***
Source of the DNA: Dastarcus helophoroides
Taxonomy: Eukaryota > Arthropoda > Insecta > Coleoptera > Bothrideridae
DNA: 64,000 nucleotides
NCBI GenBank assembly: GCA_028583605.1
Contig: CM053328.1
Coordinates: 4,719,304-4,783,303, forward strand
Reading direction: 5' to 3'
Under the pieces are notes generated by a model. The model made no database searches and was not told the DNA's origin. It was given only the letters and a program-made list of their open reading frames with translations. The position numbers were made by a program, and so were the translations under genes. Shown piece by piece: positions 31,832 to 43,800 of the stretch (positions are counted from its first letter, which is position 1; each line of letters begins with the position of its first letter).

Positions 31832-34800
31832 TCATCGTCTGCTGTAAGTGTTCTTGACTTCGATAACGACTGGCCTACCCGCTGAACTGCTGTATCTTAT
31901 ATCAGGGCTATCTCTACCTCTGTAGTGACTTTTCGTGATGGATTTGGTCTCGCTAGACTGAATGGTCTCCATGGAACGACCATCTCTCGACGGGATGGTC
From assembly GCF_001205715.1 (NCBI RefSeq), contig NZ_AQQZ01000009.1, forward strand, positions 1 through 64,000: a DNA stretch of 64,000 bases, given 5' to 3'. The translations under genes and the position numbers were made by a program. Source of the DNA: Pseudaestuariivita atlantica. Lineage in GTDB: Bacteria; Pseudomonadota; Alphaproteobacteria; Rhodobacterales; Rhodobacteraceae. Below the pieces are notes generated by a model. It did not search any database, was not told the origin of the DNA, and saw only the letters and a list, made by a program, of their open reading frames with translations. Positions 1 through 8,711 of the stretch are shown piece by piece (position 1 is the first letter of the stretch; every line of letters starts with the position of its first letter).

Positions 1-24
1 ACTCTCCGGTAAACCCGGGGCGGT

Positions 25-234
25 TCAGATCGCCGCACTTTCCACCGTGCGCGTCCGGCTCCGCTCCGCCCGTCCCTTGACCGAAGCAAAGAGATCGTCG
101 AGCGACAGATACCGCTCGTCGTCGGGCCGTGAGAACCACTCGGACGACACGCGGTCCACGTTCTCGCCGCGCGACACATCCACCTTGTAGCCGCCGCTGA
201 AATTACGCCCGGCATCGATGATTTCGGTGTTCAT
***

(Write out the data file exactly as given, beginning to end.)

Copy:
Source of the DNA: Dastarcus helophoroides
Taxonomy: Eukaryota > Arthropoda > Insecta > Coleoptera > Bothrideridae
DNA: 64,000 nucleotides
NCBI GenBank assembly: GCA_028583605.1
Contig: CM053328.1
Coordinates: 4,719,304-4,783,303, forward strand
Reading direction: 5' to 3'
Under the pieces are notes generated by a model. The model made no database searches and was not told the DNA's origin. It was given only the letters and a program-made list of their open reading frames with translations. The position numbers were made by a program, and so were the translations under genes. Shown piece by piece: positions 31,832 to 43,800 of the stretch (positions are counted from its first letter, which is position 1; each line of letters begins with the position of its first letter).

Positions 31832-34800
31832 TCATCGTCTGCTGTAAGTGTTCTTGACTTCGATAACGACTGGCCTACCCGCTGAACTGCTGTATCTTAT
31901 ATCAGGGCTATCTCTACCTCTGTAGTGACTTTTCGTGATGGATTTGGTCTCGCTAGACTGAATGGTCTCCATGGAACGACCATCTCTCGACGGGATGGTC
From assembly GCF_001205715.1 (NCBI RefSeq), contig NZ_AQQZ01000009.1, forward strand, positions 1 through 64,000: a DNA stretch of 64,000 bases, given 5' to 3'. The translations under genes and the position numbers were made by a program. Source of the DNA: Pseudaestuariivita atlantica. Lineage in GTDB: Bacteria; Pseudomonadota; Alphaproteobacteria; Rhodobacterales; Rhodobacteraceae. Below the pieces are notes generated by a model. It did not search any database, was not told the origin of the DNA, and saw only the letters and a list, made by a program, of their open reading frames with translations. Positions 1 through 8,711 of the stretch are shown piece by piece (position 1 is the first letter of the stretch; every line of letters starts with the position of its first letter).

Positions 1-24
1 ACTCTCCGGTAAACCCGGGGCGGT

Positions 25-234
25 TCAGATCGCCGCACTTTCCACCGTGCGCGTCCGGCTCCGCTCCGCCCGTCCCTTGACCGAAGCAAAGAGATCGTCG
101 AGCGACAGATACCGCTCGTCGTCGGGCCGTGAGAACCACTCGGACGACACGCGGTCCACGTTCTCGCCGCGCGACACATCCACCTTGTAGCCGCCGCTGA
201 AATTACGCCCGGCATCGATGATTTCGGTGTTCAT